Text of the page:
686 (76.5)

81 (81.0)

605 (75.9)

 

1.88 (0.91–4.21)

 

 Agent unknown

89 (9.9)

8 (8.0)

81 (10.2)

 

1.35 (0.46–3.84)

 

n (%) and odds ratios (OR) with 95% confidence intervals (CI, Wald type)

* Chi-square statistics

p from likelihood ratio test

NOS not otherwise specified

Subgroup analyses

Subgroup analysis was performed excluding patients younger than 20 and older than 75 years. Assuming that patients who had a very poor prognosis were unlikely to undergo primary tumor resection, we did perform a subgroup analysis with exclusion of patients who survived less than 3 months (exclusion of 1919 patients). After full bipartite matching, the 2-year survival rate with and without primary tumor resection was 26.5% (95% CI, 22.0–31.9%) and 14.9% (95% CI, 12.4–17.9%), with a HR of 0.70 (95% CI, 0.59–0.82; p < 0.001). Similar results were also found after exact propensity score adjustment (data not shown). When further limiting this subgroup to patients with distant lymph node metastases only, 112 of 531 patients (21.1%) underwent resection of the primary tumor, with a univariable HR for resection of 0.56 (95% CI, 0.45–0.70; p < 0.001) and 0.52 (95% CI, 0.41–0.66; p < 0.001), respectively, after multivariable adjustment. Of 758 patients with peritoneal metastases, only 129 (17%) underwent resection with an associated univariable HR for resection of 0.68 (95% CI, 0.55–0.83; p < 0.001) and 0.66 (95% CI, 0.53–0.83; p < 0.001), respectively, after multivariable adjustment. The resection rate in patients with multiple metastases was lower, with 56 of 808 patients only (6.9%).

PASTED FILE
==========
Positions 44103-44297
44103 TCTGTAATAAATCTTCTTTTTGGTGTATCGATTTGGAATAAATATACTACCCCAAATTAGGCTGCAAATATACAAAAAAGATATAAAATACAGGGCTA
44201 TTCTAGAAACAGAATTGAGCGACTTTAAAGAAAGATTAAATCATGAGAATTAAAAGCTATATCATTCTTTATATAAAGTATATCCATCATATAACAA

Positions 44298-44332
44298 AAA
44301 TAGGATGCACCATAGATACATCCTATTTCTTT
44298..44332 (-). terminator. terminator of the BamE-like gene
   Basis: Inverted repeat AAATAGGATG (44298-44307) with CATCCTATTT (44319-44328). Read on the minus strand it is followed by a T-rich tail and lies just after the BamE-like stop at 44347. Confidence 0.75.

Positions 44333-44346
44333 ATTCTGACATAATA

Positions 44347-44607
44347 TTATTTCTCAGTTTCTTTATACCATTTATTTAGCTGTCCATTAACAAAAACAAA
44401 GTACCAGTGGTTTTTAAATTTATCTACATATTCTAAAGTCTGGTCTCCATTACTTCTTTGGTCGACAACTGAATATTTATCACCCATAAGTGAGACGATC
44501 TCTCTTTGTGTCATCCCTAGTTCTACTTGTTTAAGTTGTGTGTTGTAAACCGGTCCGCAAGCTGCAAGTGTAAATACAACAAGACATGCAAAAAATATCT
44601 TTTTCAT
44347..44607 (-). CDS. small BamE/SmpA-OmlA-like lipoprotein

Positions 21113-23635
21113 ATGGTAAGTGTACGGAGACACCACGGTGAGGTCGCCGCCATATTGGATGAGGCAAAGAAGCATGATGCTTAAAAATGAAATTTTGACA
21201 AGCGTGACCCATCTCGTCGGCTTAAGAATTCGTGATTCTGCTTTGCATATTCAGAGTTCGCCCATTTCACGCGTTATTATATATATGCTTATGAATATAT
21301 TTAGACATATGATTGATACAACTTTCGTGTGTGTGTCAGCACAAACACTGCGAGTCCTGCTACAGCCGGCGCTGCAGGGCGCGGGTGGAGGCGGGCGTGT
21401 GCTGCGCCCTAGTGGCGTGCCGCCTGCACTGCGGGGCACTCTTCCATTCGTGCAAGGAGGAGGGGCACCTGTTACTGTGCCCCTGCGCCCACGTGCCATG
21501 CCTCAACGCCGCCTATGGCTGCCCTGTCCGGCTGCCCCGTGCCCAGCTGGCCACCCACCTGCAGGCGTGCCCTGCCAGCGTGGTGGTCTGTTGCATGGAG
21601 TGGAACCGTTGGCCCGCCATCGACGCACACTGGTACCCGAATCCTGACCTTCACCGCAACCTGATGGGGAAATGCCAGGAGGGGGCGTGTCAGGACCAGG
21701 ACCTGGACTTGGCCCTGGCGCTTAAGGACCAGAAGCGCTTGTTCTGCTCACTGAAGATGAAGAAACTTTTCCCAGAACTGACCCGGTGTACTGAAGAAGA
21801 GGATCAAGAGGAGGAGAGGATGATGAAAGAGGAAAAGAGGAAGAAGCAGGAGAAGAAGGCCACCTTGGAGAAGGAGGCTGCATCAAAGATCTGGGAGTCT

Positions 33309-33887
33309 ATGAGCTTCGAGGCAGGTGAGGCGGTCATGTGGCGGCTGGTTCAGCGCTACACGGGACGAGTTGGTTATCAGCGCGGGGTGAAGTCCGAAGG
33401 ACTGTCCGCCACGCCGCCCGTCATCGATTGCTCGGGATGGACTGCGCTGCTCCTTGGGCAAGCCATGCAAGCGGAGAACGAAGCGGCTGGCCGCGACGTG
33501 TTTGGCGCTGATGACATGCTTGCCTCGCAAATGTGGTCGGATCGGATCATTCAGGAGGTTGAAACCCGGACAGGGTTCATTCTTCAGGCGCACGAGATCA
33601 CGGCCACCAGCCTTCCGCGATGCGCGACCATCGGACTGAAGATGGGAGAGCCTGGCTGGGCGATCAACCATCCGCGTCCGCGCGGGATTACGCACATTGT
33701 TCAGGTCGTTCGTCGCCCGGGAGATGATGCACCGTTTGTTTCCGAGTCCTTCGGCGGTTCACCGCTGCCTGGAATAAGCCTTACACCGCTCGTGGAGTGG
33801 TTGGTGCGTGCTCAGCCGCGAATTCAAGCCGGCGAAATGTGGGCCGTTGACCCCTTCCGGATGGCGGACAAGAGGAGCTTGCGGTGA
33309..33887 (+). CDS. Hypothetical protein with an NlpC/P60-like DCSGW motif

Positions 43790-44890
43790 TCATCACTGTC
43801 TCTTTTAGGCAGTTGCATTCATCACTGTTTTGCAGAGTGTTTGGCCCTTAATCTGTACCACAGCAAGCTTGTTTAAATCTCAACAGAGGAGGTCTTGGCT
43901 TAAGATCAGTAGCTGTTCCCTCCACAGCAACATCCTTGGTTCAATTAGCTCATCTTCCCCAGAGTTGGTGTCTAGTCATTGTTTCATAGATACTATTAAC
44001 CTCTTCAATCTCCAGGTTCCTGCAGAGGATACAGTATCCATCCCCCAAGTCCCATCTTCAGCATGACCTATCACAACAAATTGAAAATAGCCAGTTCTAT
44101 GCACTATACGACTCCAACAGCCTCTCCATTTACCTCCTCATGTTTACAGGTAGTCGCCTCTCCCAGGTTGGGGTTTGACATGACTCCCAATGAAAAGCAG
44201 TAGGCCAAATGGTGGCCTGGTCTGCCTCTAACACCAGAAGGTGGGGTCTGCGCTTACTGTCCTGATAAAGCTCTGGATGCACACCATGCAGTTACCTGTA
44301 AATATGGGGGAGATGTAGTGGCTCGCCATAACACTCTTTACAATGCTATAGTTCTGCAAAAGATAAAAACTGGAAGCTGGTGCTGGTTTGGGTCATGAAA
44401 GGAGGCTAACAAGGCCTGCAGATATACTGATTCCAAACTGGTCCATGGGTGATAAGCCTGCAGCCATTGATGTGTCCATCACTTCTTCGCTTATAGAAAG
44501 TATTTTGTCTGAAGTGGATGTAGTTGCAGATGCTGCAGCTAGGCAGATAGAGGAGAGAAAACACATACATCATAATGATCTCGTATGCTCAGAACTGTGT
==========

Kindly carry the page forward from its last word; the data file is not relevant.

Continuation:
Discussion

To the best of our knowledge, this is the first population-based study investigating the association of OS and PTRaC versus chemotherapy alone among metastatic GC patients. The results indicate a significant survival benefit for patients who undergo PTRaC compared to patients who receive chemotherapy only. The significant survival benefit holds true, even after advanced statistical modeling including propensity score analysis and within-subgroup analysis limited to younger patients and excluding patients who survived less than 3 months, as well as after stratification by metastatic site.